Code 113-908 (amended by Ga. L. 1943, pp. 236, 237) provides: "The administrator may recover possession of any part of the estate from the heirs at law, or purchasers from them; but in order to recover lands, it is necessary for him to show upon the trial, either that the property sued for has been in his possession, and without his consent is now held by the defendant, or that it is necessary for him to have possession for the purpose of paying debts, making a proper distribution, or for other purposes provided for in this Title. An order for sale or distribution granted by the ordinary after notice to the defendant, shall be conclusive evidence of either fact." Under this provision an administratrix can eject an heir at law.
This court ruled in Park v. Mullins, 124 Ga. 1072, 1074 (53 SE 568), that such an order for sale or distribution is not "conclusive evidence of either fact" unless personal notice had been given an heir in possession. "The heir, like all other persons interested in the estate, is bound by the judgment authorizing the sale of the land, except in the single instance where the order of sale is used as evidence in an action of ejectment against him to recover the land from his possession. When it is sought to use the order as conclusive evidence against him in such a proceeding, he is entitled, under the statute as construed by this court to personal notice of the application. Unless this character of notice is given, the court is without jurisdiction to render a conclusive judgment. In the absence of such notice he is at liberty to attack the judgment whenever it is sought to be used as evidence against him as the foundation for a recovery of land of the estate in his possession. The order is, however, in any event prima facie evidence against him. Dixon v. Rogers, 110 Ga. 510; Luttrell v. Whitehead, 121 Ga. 703. But the prima facie showing thus made may be overcome, in a proper case, by any competent evidence showing that there is no necessity for a sale." Id., p. 1075.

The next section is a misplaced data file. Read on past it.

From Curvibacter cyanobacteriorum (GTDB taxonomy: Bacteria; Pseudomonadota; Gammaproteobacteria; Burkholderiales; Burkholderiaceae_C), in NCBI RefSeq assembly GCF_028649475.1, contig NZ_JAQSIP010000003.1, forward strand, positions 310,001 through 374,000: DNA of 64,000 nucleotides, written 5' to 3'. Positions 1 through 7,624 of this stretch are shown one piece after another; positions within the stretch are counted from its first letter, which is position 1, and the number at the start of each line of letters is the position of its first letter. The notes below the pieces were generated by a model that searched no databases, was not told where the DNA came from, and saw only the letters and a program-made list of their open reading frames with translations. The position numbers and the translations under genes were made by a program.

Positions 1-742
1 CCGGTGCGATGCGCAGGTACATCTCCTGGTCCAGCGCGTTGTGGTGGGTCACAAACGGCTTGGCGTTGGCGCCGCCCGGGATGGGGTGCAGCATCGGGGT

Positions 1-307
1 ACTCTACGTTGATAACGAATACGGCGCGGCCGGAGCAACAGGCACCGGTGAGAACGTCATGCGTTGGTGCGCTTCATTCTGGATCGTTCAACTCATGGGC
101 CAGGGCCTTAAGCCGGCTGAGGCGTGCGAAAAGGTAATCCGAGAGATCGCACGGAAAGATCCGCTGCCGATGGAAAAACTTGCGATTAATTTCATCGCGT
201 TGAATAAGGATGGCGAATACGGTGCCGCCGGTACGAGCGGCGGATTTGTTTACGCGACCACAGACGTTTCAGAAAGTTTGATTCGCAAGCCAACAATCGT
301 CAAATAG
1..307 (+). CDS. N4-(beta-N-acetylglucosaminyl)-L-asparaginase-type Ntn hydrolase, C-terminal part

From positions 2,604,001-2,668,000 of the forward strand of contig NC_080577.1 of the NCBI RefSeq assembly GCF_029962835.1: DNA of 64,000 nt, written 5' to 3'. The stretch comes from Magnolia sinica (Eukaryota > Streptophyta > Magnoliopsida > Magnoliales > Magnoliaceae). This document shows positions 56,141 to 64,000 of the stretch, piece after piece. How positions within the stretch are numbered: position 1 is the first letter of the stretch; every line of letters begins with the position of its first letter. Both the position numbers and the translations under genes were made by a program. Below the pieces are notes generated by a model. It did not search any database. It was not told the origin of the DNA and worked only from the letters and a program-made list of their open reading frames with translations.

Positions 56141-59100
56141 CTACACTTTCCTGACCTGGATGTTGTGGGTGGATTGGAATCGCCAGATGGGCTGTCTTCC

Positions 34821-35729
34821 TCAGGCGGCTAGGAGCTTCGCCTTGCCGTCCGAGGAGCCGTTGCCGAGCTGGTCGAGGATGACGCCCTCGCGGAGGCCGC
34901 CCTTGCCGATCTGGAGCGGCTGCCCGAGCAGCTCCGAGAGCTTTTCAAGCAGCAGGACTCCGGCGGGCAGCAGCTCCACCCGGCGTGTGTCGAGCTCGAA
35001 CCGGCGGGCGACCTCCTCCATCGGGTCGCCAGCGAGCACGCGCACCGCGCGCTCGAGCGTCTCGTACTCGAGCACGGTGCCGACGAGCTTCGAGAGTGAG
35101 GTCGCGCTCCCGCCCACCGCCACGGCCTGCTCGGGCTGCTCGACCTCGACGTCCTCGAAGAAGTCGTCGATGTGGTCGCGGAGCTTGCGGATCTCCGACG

The affidavit and stipulations of the defendant attempt to show title in the defendant by prescription and that she claimed the property as an heir at law of her husband and under a year's support proceeding.
The affidavit and stipulations of the defendant do not overcome the prima facie case made by the order of the court of ordinary authorizing the sale of the property. "In order to defeat the right of an administrator to recover the land for distribution, it is therefore necessary for the heir in possession not only to show that the land can be divided in kind, but that it is the purpose and intention and desire of all the heirs that it shall be so divided. In the present case the order of the ordinary authorizing a sale of the land for the purpose of distribution was not conclusive upon the defendant, for the reason that he had not had the personal notice required by law, but it made out a prima facie case against him, and the burden was on him to show that there was no necessity for a sale, for the reason that the heirs had agreed to divide the land in kind." Park v. Mullins, 124 Ga. 1072, 1076, supra; Davis v. Howard, 56 Ga. 430; Dixon v. Rogers, 110 Ga. 510, supra; Hortman v. Vissage, 191 Ga. 446, 449 (12 SE2d 294). Therefore, for the reasons stated in the opinion, the judgment is reversed.
Irwin L. Evans, M. W. Dukes, for appellee.